Poetry

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Symbolist Moments in Larkin’s Poetry

 

Graham Banks, Former Head of English, Bedales School, Petersfield

24 May 2017

 

Wendy Cope: The River Girl: A rehearsed reading

Organised by Chris Sylvester

BRLSI Member

10 September 2004

As introduction, Janet Cunliffe-Jones read part of an interview with Wendy Cope, which had been printed in Saga magazine, and in The Oxford Ammonite, the newsletter of St. Hilda’s College.

The Art of Losing: Elizabeth Bishop (1911-1979)

Patricia Adelman

27 October 2004

BRLSI Member (referred to in text as PA)

The talk began with a brief biography of a poet who is perhaps less known in this country than she deserves, (J.C-J. could only find a handful of her poems in several anthologies) as follows.

What is Performance Poetry?

Lucy English

Novelist, performance poet, Lecturer at Bath Spa University

24 November 2004

In the first part of this meeting the speaker gave an account of the development of Performance Poetry, which has a number of different strands.

The early history of poetry is oral. In pre-literate societies, bards recited poems, usually narrative, and frequently accompanied with music, to live audiences. This oral tradition has never quite disappeared, though in recent centuries, mainstream poetry has mostly appeared in print.

New Poetry – a discussion of The Brink by Jacob Polley

Meeting chaired by Janet Cunliffe-Jones

Led by David Skidmore

Poetry Book Society Member

26 January 2005

David Skidmore began by saying that he was interested in the discussion of contemporary poetry, and hoped to found a group that could meet regularly.

T.S. Eliot, Four Quartets

Chaired by Janet Cunliffe-Jones

Reading & discussion organised by John Bulman

BRLSI Member

23 February 2005

First, six volunteers, who had been given passages to prepare in advance, read from ‘Burnt Norton’ and ‘Little Gidding’, books 1 and 4 of Four Quartets.

The second part of the meeting was for audience participation, rather than questions and answers. Comments on the poem were made and discussed freely among the fairly small audience. This is difficult to convey without some bitty repetition.

A Writing Life

Sophie Hannah

Wednesday, March 2nd 2.30 2005

Poet in Residence at the Bath Literature Festival, who kindly supported this event.

A small audience gave opportunity for a very informal approach, which Sophie Hannah clearly prefers.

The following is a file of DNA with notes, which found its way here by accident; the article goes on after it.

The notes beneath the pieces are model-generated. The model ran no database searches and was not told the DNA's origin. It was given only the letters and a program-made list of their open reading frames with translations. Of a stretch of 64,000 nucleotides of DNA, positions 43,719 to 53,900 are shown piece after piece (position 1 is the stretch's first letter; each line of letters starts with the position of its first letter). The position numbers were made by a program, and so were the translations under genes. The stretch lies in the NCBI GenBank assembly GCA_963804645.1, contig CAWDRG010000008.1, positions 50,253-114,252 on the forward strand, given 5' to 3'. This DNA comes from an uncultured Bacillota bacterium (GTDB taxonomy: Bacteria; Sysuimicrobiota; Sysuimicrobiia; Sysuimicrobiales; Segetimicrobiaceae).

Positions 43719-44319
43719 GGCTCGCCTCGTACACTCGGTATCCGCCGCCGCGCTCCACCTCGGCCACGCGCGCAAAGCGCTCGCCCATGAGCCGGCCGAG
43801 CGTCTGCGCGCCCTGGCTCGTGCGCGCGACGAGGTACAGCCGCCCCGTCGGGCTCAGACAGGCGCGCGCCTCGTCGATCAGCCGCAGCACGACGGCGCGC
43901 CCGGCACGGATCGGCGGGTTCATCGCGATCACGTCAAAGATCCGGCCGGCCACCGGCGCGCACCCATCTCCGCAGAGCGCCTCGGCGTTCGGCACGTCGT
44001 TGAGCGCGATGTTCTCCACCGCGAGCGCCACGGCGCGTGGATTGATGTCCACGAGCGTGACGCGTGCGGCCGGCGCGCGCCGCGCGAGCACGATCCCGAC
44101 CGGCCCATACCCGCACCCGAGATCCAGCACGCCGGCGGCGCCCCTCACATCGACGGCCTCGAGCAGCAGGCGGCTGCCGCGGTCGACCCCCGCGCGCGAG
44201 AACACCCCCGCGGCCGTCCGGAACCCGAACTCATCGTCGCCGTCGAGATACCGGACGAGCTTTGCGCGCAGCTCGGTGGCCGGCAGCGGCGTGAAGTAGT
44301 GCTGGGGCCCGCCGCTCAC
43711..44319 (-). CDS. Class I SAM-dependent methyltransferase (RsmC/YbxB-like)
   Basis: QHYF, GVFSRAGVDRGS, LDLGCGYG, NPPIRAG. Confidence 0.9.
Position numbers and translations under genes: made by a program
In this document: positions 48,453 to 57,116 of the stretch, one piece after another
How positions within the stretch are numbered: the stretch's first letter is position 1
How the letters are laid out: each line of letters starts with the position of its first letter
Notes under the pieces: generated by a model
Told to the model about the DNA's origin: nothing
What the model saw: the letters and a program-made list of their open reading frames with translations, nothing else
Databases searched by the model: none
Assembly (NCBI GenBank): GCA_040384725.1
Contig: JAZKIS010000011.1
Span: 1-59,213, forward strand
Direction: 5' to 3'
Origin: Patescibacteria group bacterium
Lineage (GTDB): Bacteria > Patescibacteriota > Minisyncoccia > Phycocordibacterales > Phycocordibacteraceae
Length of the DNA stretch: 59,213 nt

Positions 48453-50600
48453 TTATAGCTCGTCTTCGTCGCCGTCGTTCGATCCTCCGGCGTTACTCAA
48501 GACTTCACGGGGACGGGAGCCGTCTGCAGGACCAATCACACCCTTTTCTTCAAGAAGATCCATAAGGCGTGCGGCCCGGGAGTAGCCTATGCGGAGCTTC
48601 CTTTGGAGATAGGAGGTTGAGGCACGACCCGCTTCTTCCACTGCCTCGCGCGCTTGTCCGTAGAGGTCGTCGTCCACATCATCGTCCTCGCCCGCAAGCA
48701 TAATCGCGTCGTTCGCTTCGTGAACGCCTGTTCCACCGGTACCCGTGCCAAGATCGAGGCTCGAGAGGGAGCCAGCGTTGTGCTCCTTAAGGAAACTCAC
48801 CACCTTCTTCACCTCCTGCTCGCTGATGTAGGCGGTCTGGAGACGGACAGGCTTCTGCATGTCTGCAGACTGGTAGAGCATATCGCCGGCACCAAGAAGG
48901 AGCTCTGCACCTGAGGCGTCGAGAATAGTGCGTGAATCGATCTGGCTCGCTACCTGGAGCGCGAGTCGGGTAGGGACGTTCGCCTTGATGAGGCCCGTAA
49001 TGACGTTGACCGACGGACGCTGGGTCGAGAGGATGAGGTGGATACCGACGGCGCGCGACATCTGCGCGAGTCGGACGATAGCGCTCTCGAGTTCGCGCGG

In view of the title of the talk, Hannah began by reading some poems about being a writer – though that is not, she said, her usual subject.

Ivor Gurney (1890–1937): Soldier, of a Sort, Poet & Composer

Meeting chaired by Janet Cunfille-Jones

Richard Carder

Editor of Ivor Gurney’s Songs, Music, & advisor to the Ivor Gurney Society

Chairman of the English Poetry & Song Society

27 April 2005

Richard Carder’s talk about Gurney was illustrated with pictures, and much recorded music.

There has recently been a renaissance of interest in Gurney. A biography by Michael Hurd, published in 1978 has done much to arouse interest.

Poems of Faith and Doubt

Meeting chaired by Janet Cunliffe-Jones

22 June 2005

Janet Cunliffe-Jones, the Convenor, had taken the title for this event from an Anthology of Victorian poetry which had once been an A level set text. She thought the theme had relevance before and after the nineteenth century. Readings, selected from long poems, had been prepared by five people, and after that it was hoped, others present would read shorter poems on the theme which they had brought with them.

A Copernicus in Poesie: A Consideration of the Life & Writings of John Donne

Chaired by Janet Cunliffe-Jones

Ann Watkins

Once actress, once teacher, always a curious & delighted reader

13 July 2005

Edward Thomas – Country poet?

Richard Emeny

21 July 2004

Vittoria Colonna and Michelangelo

Geraldine Lindley (with Maria Amesbury)

9 June 2004

The speaker began by with an account of how her interest in Vittoria Colonna was aroused by a visit she made to an islet, the Castello Aragonese off the larger island of Ischia. She showed pictures and related some of the island’s varied history.

Byron’s A Vision of Judgment

a satire on George III

Gavin Turner

Local Author

28 April 2004

Introduction

Turner began by saying that he had become aware of Byron when working on the continent, where Byron was a heroic figure. When reading Byron’s work he had found it rooted in experience, often sublime, and frequently funny.

Colour Words in Poetry

Judith Young

BRLSI Member

24 March 2004

Judith Young began by asking the audience if they could remember certain colour words used in well-known poems. Most people knew that the Owl and the Pussycat’s boat was ‘pea-green’ but no-one remembered the only colour in Robert Herrick’s ‘Delight in Disorder.’ (It is scarlet, which should be memorable.) Young wondered why we remember some colour images and not others.

A Year in the Quantocks

Janet Cunliffe-Jones

21 January 2004

Janet Cunliffe-Jones’ talk combined biographical information about the time spent by Coleridge and the Wordsworths in Nether Stowey and Alfoxden, with readings of some of the poetry written there. She said that much of the material was well-known, but she hoped worth re-visiting. The talk was illustrated with transparencies of the houses and people involved.

Poetry for December

Janet Cunliffe-Jones

18 December 2003

This meeting was hurriedly arranged by request to take advantage of the enthusiasm shown for poetry at the meeting in the previous month. Approximately 19 people attended. Some poems were read in a planned programme by three readers:

Donne: ‘A nocturnal upon S. Lucies Day’, being the shortest day

James Thomson: ‘Winter’ (from The Seasons) Three extracts

Milton: ‘Hymn on the Morning of Christ’s Nativity’

Most of those present took part in reading this long poem, a stanza each around the room.